New public agency launches to progress land reform agenda
THE NEW COMMISSION DEDICATED to land politics in Scotland has officially launched a year after parliament passed key land reform legislation.
The Scottish Land Commission, head quartered in Inverness, will provide a stronger foundation for land policy work at a time when the land reform movement is pressing for further changes in who owns and benefits from the land.
The Land Reform Act 2016 was challenged by activists for not going far enough to tackle inequalities in land ownership, high rates of derelict land, tax haven ownership structures, and the lack of right to buy powers for tenant farmers – among other controversies. However, the legislation did pass measures including establishing the Commission which is hoped will provide the impetus for future changes.
The Scottish Parliament supported the selection of six commissioners to lead the new commission.
Welcoming the launch, chair of the Commission Andrew Thin said: “The Commissioners and I have been in post for a few months and now the organisation is officially established we are really keen to get out and talk with everyone who has an interest in the work of the Commission.
“We have published our Interim Corporate Plan for 2017-18 which outlines the Commission’s priorities for the first year and how we will help to take the next step on the land reform journey.
“We are focused on driving land reform and working towards creating a fairer more inclusive Scotland, in which everyone has a shared interest in our land, and everyone looks out for the interests of others”
“The membership of the commission reflects the fact that land reform impacts on every single person in Scotland.” Roseanna Cunningham
Cabinet Secretary for Land Reform Roseanna Cunningham added: “The establishment of the Scottish Land Commission is an important step forward in Scotland’s land reform journey and I would like to take this opportunity to wish all the Commissioners the best of luck with their important work.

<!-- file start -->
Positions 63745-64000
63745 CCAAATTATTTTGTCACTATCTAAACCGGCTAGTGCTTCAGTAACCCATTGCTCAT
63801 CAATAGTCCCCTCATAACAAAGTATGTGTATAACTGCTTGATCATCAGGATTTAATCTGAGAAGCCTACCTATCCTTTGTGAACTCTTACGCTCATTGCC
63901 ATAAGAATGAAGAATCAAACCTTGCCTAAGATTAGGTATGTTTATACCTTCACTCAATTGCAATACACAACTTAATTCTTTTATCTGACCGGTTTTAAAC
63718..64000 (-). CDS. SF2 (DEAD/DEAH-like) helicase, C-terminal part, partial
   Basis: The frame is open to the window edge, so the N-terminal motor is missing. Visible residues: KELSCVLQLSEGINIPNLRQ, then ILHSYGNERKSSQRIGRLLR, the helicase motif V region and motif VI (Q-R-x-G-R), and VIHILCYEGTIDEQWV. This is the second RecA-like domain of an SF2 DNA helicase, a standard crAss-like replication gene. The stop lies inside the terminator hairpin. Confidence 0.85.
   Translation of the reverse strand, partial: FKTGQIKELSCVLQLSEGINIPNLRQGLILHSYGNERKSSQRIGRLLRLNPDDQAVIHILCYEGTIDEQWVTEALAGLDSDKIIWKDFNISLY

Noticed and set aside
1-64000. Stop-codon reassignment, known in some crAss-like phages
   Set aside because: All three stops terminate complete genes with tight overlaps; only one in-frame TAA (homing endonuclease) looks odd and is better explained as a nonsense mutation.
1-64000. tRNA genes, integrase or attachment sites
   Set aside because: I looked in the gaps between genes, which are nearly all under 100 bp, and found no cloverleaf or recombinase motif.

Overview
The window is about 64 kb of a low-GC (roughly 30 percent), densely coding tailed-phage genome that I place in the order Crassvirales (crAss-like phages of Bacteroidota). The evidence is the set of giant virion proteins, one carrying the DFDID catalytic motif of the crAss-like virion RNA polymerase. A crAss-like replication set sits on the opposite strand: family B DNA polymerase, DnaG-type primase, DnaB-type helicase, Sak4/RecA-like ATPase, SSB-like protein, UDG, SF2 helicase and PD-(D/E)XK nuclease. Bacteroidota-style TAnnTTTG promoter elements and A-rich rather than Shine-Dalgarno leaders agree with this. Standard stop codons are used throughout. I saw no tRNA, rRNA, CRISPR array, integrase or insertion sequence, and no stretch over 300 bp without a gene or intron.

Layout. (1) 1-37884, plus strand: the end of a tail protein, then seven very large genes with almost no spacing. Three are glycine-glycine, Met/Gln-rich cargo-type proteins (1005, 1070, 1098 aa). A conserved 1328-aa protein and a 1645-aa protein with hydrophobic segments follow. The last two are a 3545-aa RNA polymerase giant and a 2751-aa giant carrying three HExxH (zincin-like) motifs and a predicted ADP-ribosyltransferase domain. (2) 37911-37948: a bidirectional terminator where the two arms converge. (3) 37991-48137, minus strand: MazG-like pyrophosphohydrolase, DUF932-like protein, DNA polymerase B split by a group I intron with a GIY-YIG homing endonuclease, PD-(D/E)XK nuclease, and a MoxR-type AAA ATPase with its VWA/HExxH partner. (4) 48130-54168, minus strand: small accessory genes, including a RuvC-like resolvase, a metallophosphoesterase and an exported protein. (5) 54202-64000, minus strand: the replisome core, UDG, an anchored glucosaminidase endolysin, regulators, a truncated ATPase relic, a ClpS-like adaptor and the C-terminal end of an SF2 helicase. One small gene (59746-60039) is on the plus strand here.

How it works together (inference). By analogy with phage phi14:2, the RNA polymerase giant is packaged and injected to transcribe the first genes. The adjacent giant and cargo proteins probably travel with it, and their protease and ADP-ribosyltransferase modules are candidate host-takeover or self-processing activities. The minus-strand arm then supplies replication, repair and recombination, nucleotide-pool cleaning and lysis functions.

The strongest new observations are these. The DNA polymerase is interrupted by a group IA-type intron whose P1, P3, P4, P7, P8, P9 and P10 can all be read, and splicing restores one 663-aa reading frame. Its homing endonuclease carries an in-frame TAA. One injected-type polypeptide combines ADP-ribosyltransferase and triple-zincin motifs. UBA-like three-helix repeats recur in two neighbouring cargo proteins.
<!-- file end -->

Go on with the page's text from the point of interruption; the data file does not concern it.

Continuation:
“The Commission will have a key role in reviewing policy and legislation, help to influence future developments relating to land ownership and help to ensure that communities in both rural and urban Scotland are enabled to make the most of their potential.
“The membership of the commission reflects the fact that land reform impacts on every single person in Scotland, with members from cities, towns, rural areas and a dedicated Tenant Farming Commissioner to deal with the specialised nature of this important area.
“We will, in short, have built the springboard that will be needed going forward.” Interim Plan
“The work of the Scottish Land Commission will help us to deliver our vision of a fair, inclusive and productive system of land rights and responsibilities that delivers greater public benefits and promotes economic, social and cultural rights.”
The interim plan states: “The creation of the Commission has, for many people, been a landmark event. There are high expectations of the organisation, and there has already been considerable media attention. But for many Scots the organisation remains something of a blank page, and especially in urban areas there is limited, if any, awareness. This first year will therefore be one of raising awareness, building an open dialogue, and establishing realistic expectations.
“By the end of 2017-18 we will be a fully functioning public body, with all our core staff and administrative infrastructure in place. We will have published a Strategic Plan and a Programme of Work, and we will have established the fundamentals of an organisational culture that is evidence-based, innovative and challenging. We will be building strong outward facing links, nationally and internationally, and our profile (especially in urban Scotland) will be growing.
“But above all we will have delivered the priorities set out in paras 26 and 27 above. By doing so we will have established firm foundations for a profound programme of land reform in Scotland for the collective benefit of all, and we will have breathed new life into the tenant farming sector that will result in improving landlord/tenant relations and rising levels of productivity on these farms. We will, in short, have built the springboard that will be needed going forward.”
Paragraphs 26 and 27 list a review of information on land, establishing longterm studies, promoting debate on land issues, publishing practical information, and following the statutory functions of the Tenant Farming Commissioner as some of the first priorities for the organisation.
The Commission is also recruiting a chief executive, a communications officer, and policy staff.
Picture courtesy of CommonSpace
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